A target board must recommend an acquisition agreement before it is submitted to the shareholders for approval. However, once the board has recommended the acquisition, the board can submit the acquisition agreement to the shareholders even if the board subsequently withdraws or changes its recommendation, such as where another bid has surfaced or other circumstances have changed. Some agreements thus require the board to submit the acquisition agreement to the shareholders, even if the board has changed its recommendation. Unocal agreed to such a provision in the Chevron/Unocal transaction.
Once the board has changed its recommendation, the shareholders are more likely to vote against the transaction at the shareholder meeting. If the transaction accordingly is not approved, the primary effect of a "force the vote" provision will be on timing—the target could take 2 to 4 months to hold its shareholder meeting, and the target will not be able to take significant steps towards other transactions during that time. The target also will have to pay costs associated with the shareholder meeting. Such delays and costs could have a significant impact on the attractiveness of the target to competing bidders.
Shareholder Voting Agreements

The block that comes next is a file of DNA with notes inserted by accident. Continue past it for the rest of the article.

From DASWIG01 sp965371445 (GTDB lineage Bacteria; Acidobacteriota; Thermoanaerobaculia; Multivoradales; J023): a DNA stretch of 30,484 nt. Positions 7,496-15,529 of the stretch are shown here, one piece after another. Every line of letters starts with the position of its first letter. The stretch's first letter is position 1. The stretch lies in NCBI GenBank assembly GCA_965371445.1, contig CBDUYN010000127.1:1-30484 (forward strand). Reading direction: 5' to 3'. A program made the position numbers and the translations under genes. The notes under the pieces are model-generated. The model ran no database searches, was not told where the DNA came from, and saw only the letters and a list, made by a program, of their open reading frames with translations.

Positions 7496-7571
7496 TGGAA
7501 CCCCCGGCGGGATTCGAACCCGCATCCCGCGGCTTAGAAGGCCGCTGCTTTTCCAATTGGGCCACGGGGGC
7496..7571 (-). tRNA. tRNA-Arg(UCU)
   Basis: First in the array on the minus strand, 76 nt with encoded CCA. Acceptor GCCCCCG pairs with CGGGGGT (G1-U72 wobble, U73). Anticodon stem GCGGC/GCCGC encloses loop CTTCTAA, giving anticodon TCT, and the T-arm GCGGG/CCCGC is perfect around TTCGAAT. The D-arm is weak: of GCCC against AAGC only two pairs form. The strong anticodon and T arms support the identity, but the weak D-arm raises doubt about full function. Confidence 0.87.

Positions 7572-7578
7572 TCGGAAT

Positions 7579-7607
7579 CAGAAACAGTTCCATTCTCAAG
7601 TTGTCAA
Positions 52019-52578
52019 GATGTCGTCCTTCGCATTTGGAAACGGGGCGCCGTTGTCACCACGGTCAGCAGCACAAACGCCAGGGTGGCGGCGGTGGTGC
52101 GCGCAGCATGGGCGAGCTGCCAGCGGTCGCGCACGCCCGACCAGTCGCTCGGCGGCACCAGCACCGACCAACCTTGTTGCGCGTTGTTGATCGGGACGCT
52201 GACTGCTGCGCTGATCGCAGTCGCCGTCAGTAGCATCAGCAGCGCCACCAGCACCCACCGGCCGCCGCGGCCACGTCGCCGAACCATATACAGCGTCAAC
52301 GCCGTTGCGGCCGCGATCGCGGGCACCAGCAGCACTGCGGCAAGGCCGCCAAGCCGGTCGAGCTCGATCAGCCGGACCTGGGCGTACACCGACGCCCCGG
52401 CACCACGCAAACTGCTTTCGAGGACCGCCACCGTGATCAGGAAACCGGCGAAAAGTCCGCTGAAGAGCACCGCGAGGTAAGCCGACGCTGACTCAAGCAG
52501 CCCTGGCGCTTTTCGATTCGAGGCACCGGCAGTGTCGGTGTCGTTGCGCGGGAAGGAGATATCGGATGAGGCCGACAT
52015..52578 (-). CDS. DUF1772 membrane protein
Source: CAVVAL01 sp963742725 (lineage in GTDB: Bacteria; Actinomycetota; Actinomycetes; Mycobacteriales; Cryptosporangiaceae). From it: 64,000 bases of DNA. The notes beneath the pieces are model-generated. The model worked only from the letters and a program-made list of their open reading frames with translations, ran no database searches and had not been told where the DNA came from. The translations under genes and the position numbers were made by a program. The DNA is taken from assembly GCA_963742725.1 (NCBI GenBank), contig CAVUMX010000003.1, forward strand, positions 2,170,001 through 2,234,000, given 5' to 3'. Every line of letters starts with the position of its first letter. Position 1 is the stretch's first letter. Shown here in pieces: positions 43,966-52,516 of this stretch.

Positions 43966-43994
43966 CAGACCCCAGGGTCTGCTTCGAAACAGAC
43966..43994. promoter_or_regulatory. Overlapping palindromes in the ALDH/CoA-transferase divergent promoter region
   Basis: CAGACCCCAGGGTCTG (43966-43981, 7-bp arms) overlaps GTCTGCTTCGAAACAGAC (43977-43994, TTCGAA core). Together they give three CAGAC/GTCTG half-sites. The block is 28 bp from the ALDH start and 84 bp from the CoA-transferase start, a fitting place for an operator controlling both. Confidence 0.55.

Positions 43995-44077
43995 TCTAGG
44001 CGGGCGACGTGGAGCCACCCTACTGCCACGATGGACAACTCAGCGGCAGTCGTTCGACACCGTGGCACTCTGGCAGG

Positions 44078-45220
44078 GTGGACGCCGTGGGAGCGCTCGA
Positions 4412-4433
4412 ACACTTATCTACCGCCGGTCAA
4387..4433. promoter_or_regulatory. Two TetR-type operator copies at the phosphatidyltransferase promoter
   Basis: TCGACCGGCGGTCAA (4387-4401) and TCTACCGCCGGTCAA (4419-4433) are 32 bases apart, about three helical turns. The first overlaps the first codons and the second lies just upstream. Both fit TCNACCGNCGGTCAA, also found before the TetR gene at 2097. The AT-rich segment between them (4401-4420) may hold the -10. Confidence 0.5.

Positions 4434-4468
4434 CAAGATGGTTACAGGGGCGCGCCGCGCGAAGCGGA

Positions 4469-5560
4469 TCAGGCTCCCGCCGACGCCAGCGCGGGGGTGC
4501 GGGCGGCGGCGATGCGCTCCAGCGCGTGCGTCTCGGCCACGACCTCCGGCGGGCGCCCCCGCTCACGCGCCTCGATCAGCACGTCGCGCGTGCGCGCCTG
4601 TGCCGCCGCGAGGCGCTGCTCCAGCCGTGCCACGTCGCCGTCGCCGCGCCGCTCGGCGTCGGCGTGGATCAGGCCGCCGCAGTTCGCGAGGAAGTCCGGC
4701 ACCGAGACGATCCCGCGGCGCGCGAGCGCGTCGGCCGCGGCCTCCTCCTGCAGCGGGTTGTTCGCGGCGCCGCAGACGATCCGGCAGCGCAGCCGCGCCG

Shareholders generally have the right to sell or vote their shares as they please. However, company boards must be aware of steps that shareholders have agreed to take on behalf of potential acquirors, and the effect that such steps may have on other potential bidders. Acquirors often seek to have significant shareholders of a target agree at the time an acquisition agreement is signed to vote their shares in favor of the acquisition. Such agreements of course are most effective in companies with relatively concentrated shareholdings, since such shareholdings make it easier for the acquiror to get closer to the vote required to approve the acquisition (generally 50% of the target’s outstanding shares, although in companies with more than one class of stock outstanding there also may also be a required class vote). U.S. federal securities rules may limit the types of shareholders a buyer can approach prior to the formal shareholder solicitation. The Chevron/Unocal transaction does not involve any disclosed shareholder voting agreements, presumably since no one shareholder holds a very significant portion of Chevron’s shares.